Ramana Maharshi was born Venkataraman Iyer in Tamil Nadu, South India. At the age of 16 he had a "spiritual awakening" and secretly left his family and caught a train to the sacred mountain of Arunachala at Tiruvannamalai where he remained until his death. He became a famous ascetic living in caves and an ashram gradually grew up around him. While he had the usual strange states of consciousness and recounted powerful experiences normal in a famous Indian saint he also had good organisational skills and a Protestant work ethic, unusual in Indian ascetics. His fame was spread as many of the tens of thousands of pilgrims to the Annamalaiyar Temple would come for the Maharshi's darshan while there.

Ramana Maharshi became relatively well known in the West after 1934 when Paul Brunton, who had visited Arunachala in 1931, published the book A Search in Secret India in which he extolled Ramana. He achieved a wider fame after W. Somerset Maugham wrote "The Razor's Edge" using Ramana as the model for the "holy man." The fact that Maugham had fainted and remained unconscious for some time whilst at the ashram added a particularly "spooky" mystical authority to the Maharshi. Whilst Brunton's book was a best-seller, Maugham's book was even turned into a Hollywood movie.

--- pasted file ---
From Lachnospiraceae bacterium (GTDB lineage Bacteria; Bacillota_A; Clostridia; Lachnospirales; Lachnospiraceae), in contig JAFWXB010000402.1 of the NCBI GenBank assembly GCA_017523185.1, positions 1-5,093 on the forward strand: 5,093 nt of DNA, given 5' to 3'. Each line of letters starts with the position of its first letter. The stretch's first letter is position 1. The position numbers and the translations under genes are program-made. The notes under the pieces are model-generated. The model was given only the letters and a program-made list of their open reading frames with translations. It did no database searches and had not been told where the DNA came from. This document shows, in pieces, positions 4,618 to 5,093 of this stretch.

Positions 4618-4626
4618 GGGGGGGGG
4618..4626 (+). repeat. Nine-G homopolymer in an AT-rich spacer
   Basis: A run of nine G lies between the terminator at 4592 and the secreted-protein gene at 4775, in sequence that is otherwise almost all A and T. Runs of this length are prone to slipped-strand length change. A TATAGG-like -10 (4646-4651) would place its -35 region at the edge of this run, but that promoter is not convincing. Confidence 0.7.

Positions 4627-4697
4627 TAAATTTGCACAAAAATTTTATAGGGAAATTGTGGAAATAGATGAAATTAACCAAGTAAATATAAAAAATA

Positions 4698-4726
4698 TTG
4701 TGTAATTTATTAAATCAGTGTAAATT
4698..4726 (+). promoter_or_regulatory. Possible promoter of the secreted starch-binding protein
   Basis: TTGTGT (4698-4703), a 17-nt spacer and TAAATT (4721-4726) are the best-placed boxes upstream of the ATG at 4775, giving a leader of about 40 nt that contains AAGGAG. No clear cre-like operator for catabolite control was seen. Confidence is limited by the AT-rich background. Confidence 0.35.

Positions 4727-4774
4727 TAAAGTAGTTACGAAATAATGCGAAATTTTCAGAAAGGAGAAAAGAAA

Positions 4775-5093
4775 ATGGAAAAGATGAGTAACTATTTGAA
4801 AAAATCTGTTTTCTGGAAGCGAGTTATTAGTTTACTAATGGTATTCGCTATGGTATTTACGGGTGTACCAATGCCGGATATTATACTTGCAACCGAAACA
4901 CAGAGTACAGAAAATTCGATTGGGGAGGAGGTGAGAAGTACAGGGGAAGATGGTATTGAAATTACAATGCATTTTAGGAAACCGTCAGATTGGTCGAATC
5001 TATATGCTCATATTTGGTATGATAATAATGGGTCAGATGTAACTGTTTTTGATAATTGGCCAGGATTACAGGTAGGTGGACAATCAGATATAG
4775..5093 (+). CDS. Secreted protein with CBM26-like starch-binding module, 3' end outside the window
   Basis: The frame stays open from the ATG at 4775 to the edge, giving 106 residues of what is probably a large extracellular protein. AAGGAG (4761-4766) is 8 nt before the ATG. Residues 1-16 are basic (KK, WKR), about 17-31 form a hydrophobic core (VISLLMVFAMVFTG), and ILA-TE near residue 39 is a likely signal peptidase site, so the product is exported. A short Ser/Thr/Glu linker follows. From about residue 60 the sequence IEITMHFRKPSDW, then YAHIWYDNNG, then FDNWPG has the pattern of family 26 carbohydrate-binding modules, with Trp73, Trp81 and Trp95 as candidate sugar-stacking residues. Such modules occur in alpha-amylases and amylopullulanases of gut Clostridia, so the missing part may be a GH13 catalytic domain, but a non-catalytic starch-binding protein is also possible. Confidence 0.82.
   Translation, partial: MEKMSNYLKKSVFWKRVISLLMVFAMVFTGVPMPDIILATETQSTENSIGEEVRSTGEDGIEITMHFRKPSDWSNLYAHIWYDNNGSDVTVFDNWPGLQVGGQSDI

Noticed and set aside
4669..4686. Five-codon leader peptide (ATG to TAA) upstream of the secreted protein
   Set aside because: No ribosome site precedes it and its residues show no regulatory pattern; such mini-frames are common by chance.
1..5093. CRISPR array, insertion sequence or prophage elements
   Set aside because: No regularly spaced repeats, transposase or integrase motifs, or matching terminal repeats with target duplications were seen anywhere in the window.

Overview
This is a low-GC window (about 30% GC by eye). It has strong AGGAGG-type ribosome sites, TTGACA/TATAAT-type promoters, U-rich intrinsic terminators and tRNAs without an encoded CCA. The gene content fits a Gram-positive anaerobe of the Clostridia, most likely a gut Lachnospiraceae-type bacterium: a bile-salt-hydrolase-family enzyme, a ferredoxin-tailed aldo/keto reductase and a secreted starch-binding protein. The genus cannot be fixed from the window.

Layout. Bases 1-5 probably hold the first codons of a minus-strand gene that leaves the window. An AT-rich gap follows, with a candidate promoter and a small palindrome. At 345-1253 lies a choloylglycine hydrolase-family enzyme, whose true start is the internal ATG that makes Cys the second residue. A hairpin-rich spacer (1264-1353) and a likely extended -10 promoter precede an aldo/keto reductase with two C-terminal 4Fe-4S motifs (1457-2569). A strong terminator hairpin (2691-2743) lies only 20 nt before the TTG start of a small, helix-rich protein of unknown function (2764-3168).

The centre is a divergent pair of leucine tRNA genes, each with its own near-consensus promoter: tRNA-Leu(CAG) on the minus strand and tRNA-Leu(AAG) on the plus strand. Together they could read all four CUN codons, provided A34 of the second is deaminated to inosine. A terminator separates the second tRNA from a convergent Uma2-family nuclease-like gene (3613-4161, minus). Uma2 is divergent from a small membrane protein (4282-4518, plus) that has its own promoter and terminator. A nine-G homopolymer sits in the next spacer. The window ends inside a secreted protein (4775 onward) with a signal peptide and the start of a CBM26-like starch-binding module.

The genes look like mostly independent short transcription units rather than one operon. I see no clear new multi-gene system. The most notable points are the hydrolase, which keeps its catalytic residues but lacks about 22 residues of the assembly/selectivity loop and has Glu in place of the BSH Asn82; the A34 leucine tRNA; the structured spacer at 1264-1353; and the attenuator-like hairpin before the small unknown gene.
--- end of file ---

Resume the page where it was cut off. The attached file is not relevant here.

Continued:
Ramana Maharshi stressed "Self-enquiry" as the most direct way of realizing Self-awareness, when asked about liberation and Vedanta generally. He empowered no followers to teach or create a lineage in his name. There was no "official" lineage, a simple teaching and little doctrine. This allowed any person who chose to declare themselves a Realised Advaita guru to do so without receiving criticism from Maharshi's lineage holders. The most influential of such people was Hariwansh Lal Poonja (1910? - 1997) who has become well-known in New Age circles as Poonjaji aka Papaji. A modern cottage industry has arisen in American gurus who blithely proclaim all over the internet that they had received "transmission" from Poonjaji, achieved "Sudden Realisation" and were officially enlightened. This is controversial in many ways not being that Poonjaji made some very nasty slurs on these people.